From the web:
“As a noun, pre-justice is a preconceived opinion
that is not based on reason or actual experience.
As a verb, pre-justice is defined
as to give rise to prejudice; make biased.”
My father died in an accident at age 36 a couple of days before his 37th birthday. I was 13 when he died. I was born in 1949 and he was 22 and my mom was 18. I was the eldest of three from that marriage which ended when I was five years old, my sister was three, and my little brother was only one. My parents were mid-western stock from Iowa and I was born in Iowa until we moved to southern California when I was two. My father was easily angered and quite prejudiced. I grew up early in a judgmental environment. As time went on, I heard more of that. My mother remarried and nothing changed as far as the prejudging of people, things, events were concerned. I got plenty of it from my mother as well, along with friends from school, neighbors, and more. It was normal to be prejudiced. It felt like we were supposed to judge others, their behavior, how they lived, and so much more.
The television promoted prejudice. It always has. It still does today. I began watching television in the early 1950’s. Long before color TV became a reality, television was colored with prejudice. Perhaps I should say lack of color. Movies showed it vividly. The schools I went to promoted prejudice in many ways, through choices of textbooks and who was allowed in, controlling teachers and curriculum to name a few.
I grew up in a white-dominated world. I heard so many words to describe those who weren’t white and even one group who was white but so far below standard as to be called trash. The N-word, the J-word, the other J-word, the C-word, the S-word, the other S-word, the I-word, along with all the color words that began with Y, R, B, the other B. Next, they were nationalized in groups based on where they lived now or where they were from or their lineage was from. Some were Mexican, Asian, Italian, German, African, South American, Icelandic, Pacific Islanders, Chinese, Japanese, Korean, and many more.
Indeed, we have so many ways to segregate each other into compartments and categories dehumanizing the world. Even the word people has us and them and they. All of this doesn’t even address the various languages that are spoken, the religions we’ve created and fight about, the foods we eat, lifestyles, and so much more. All of this is easily a place to stand in prejudgment.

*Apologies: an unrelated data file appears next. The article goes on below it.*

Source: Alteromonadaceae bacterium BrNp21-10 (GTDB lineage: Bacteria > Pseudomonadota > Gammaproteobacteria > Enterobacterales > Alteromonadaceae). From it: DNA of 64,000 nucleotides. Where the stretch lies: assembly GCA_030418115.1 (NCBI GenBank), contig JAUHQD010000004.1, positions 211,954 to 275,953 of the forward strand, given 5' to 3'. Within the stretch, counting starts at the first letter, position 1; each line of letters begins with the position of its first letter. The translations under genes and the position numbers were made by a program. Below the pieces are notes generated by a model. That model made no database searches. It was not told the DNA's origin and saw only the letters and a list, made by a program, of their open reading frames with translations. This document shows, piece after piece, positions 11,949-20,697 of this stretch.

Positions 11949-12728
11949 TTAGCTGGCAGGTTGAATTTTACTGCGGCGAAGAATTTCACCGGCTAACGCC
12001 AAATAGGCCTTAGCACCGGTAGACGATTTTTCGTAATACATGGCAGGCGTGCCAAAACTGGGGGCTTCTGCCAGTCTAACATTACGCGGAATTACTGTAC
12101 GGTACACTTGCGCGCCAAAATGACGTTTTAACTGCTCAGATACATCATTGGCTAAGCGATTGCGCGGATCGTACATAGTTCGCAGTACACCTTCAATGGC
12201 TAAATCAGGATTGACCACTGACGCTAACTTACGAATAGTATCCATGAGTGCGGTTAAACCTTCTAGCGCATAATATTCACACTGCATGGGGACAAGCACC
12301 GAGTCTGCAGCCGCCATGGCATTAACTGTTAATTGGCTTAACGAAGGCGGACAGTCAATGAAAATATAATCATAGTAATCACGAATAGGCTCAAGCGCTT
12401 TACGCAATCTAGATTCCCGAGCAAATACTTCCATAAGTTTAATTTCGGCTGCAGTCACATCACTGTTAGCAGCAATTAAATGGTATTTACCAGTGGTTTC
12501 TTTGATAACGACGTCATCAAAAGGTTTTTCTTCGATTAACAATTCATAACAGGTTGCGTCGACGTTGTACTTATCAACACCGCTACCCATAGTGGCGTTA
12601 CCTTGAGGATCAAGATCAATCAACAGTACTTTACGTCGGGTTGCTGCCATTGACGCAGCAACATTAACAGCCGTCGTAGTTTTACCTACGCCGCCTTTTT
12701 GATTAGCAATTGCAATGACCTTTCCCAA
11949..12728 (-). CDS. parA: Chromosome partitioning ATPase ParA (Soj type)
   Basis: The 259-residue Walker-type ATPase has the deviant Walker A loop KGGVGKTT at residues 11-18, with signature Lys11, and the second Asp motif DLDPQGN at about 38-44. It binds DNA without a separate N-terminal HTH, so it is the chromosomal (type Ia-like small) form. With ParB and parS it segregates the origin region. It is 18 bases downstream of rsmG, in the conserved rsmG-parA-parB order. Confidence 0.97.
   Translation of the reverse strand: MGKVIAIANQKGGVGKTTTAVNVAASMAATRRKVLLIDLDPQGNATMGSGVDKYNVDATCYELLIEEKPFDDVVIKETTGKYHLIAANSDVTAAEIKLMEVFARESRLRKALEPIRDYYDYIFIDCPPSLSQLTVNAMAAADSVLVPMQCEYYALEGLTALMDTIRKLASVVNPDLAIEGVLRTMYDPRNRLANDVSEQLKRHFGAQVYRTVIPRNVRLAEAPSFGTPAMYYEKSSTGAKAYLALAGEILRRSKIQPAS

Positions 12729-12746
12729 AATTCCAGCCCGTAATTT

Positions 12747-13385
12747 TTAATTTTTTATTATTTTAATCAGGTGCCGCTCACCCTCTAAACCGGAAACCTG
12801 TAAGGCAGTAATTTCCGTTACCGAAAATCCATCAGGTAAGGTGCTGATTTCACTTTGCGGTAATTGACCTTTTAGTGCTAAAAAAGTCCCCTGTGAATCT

Of course, this is not news. It is normal. It is only called normal because it has become habitual and it only became habitual by repetition and it all came from somewhere to get inside of each of us. We learned it. It does not come naturally. It is taught, shared, preached, legislated, from our parents, other family, peers, friends, schools, churches, leaders, government rules and laws, and more. And, it cannot be different until we each decide to be different, to let go of those teachings, to see something more, to change, to grow. Based on this, it will never change outside of us. It can only change within us. The outside world that we think we see is but a reflection. We choose to love or we choose fear. Prejudice in all its forms is simply fear. So when I hear someone spouting nonsense about a group or a country, or idea, I see it for what it is. It is a fearful person sharing their fears. Many will share it openly. Rather than push against them, acceptance is the way toward love. Pushing against anything is expanding fear.
We’ve had such volumes and constant repetitions of prejudicial points of view brought into our lives that to release this and become prejudice-free is a real challenge. However, just like walking five miles is taking the first step and then another and another, releasing our learned fears and turning toward love is releasing some here, some there, again, and over again. We have such a tendency as people to focus on the destination when it is the journey that is life itself. We are all and always a work in progress. All we need first is to become aware. Then choose differently. Seeing how fear rules our lives is enlightening, and we always have had and always will have the power to turn toward love and drop the rope of fear. In so doing, we create the world in which we want to live. It doesn’t matter who or how many may follow our lead. Our own choice and actions are all that matter. Allowing the world to be whatever it is serves us. Allowing all others to think and act in whatever way they think is best for them is empowering for us.
My past is what it was at a different now. I get to choose every second of every day. I choose to release prejudice and have been on this beautifully unfolding journey for many years now. It is a joyous journey of constantly seeing contrast and then pivoting toward love. Love is my home base now. I am home. I am love.